Japanese onsen versus snow monkeys

by celeste

Deze post heb ik geschreven tijdens mijn eerste kennismaking met Japan in 2014. Inmiddels is mijn website vernieuwd, maar het leek me leuk om mijn oude posts te bewaren en een kijkje te geven in de stappen die ik gezet heb. Vanuit een moeilijke tijd, een sprong in het diepe met angsten, nieuwe ontdekkingen en ervaringen, blijdschap, wederom afscheid, liefde, vriendschap, avontuur en creativiteit. Sorry, deze post is nog niet vertaald in het Nederlands.


Snow monkey park

During my stay in Suzaka in spring time I visited the snow monkeys in Snow monkey park (a little touristy but still not very landscaped). Everyone likes to watch and take pictures of cute monkeys relaxing and swimming in the natural hot spring (onsen in Japanese). Is that because they look like human or we human look like them, which makes them so adorable and funny to look at?

Snow monkey park

Snow monkey park

Snow monkey swimming

Japanese onsen

Unlike the monkey onsen, where the furry bathers are allowed to swim and make fun or fight with each other, humans have a ritual and some rules to follow during an onsen visit. For example you have to wash yourself really well on a small stool before going in the (very hot) bath. Don’t stand up during showering. No swimming and bathing suits and no fighting (not like the monkeys) allowed of course, and so on.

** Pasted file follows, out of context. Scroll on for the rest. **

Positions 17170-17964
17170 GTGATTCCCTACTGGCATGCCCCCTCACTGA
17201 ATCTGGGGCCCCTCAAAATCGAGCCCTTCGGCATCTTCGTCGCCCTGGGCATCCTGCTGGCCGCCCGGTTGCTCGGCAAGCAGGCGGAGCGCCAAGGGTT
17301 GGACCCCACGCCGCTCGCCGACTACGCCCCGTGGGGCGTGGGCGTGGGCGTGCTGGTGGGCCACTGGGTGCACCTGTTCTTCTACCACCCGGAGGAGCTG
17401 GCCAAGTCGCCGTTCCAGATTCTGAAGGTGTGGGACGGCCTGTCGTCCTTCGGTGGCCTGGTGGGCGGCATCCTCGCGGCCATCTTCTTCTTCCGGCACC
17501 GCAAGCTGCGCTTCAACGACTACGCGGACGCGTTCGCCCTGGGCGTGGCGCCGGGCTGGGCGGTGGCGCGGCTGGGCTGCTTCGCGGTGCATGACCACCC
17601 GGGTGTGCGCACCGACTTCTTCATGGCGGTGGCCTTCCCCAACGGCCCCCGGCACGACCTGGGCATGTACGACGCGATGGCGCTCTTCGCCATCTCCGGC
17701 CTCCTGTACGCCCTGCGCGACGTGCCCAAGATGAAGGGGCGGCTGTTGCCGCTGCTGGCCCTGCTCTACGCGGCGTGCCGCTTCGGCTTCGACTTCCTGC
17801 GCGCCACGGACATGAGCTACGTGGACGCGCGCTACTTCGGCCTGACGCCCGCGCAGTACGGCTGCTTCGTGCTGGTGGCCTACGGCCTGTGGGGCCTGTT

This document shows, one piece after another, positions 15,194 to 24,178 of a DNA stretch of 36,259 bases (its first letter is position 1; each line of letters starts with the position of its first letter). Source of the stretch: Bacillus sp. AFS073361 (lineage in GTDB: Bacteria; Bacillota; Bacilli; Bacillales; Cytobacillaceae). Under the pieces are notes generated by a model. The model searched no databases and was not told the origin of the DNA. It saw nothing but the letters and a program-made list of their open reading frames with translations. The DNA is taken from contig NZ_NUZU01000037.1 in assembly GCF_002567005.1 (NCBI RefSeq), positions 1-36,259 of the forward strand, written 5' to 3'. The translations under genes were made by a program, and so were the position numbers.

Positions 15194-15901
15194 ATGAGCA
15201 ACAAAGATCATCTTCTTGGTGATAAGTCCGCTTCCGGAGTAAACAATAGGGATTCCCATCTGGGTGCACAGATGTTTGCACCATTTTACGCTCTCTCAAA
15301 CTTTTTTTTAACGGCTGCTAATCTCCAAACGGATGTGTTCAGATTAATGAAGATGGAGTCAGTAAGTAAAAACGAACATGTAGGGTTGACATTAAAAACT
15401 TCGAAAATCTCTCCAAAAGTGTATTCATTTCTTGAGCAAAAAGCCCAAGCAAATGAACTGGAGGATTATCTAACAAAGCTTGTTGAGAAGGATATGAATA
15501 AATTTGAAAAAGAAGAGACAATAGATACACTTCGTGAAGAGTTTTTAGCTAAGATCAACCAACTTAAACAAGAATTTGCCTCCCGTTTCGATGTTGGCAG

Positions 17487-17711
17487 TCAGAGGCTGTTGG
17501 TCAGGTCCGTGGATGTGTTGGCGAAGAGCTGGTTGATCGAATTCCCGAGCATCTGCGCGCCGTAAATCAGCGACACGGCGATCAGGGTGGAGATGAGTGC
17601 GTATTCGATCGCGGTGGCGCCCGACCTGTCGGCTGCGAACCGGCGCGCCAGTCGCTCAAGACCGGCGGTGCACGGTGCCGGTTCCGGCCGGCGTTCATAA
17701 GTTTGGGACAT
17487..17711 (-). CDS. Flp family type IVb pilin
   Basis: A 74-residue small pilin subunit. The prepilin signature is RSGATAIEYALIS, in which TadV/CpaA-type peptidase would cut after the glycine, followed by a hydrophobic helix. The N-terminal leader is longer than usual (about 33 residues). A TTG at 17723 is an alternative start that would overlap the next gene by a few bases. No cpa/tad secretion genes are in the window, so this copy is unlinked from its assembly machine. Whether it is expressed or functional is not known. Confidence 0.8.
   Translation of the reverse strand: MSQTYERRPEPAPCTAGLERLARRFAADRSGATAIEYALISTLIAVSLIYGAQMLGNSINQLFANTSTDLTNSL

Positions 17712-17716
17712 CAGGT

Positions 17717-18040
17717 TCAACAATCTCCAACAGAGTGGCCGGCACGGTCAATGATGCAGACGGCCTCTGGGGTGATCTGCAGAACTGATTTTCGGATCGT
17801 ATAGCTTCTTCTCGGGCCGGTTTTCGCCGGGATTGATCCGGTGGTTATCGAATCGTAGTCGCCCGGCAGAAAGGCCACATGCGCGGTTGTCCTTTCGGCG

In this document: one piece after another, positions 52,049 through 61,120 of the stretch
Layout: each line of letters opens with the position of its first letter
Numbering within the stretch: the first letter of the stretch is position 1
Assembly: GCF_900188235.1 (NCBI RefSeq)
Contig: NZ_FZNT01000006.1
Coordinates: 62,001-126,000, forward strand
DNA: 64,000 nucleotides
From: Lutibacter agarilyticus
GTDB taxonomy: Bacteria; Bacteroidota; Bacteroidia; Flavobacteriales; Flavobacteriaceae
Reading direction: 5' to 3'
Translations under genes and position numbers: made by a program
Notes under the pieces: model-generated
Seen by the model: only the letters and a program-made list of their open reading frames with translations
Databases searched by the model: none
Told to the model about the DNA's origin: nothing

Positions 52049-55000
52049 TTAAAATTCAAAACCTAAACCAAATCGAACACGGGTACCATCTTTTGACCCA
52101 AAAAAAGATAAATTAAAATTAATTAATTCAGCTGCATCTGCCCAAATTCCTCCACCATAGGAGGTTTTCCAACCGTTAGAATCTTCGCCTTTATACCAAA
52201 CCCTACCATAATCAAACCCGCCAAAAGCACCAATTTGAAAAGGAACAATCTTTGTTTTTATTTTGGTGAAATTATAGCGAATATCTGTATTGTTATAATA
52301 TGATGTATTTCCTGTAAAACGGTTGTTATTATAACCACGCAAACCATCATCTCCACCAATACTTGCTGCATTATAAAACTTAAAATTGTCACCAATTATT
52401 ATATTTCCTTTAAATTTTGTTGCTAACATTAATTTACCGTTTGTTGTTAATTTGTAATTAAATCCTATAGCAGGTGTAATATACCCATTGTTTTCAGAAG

You might find a beautiful mountain hot spring like this…all for yourself. This one in Takayama region is not only very beautiful. Your skin will turn black when touching the minerals in the water. It’s very good for skin and health. To feel even more relaxed, wear a yukata (a casual kimono traditionally worn after bathing. You can walk freely on the road with it or take the bus).

Japanese mountain onsen

Japanese mountain onsen in Takayama


The Japanese and the snow monkeys know how to nourish body & mind.




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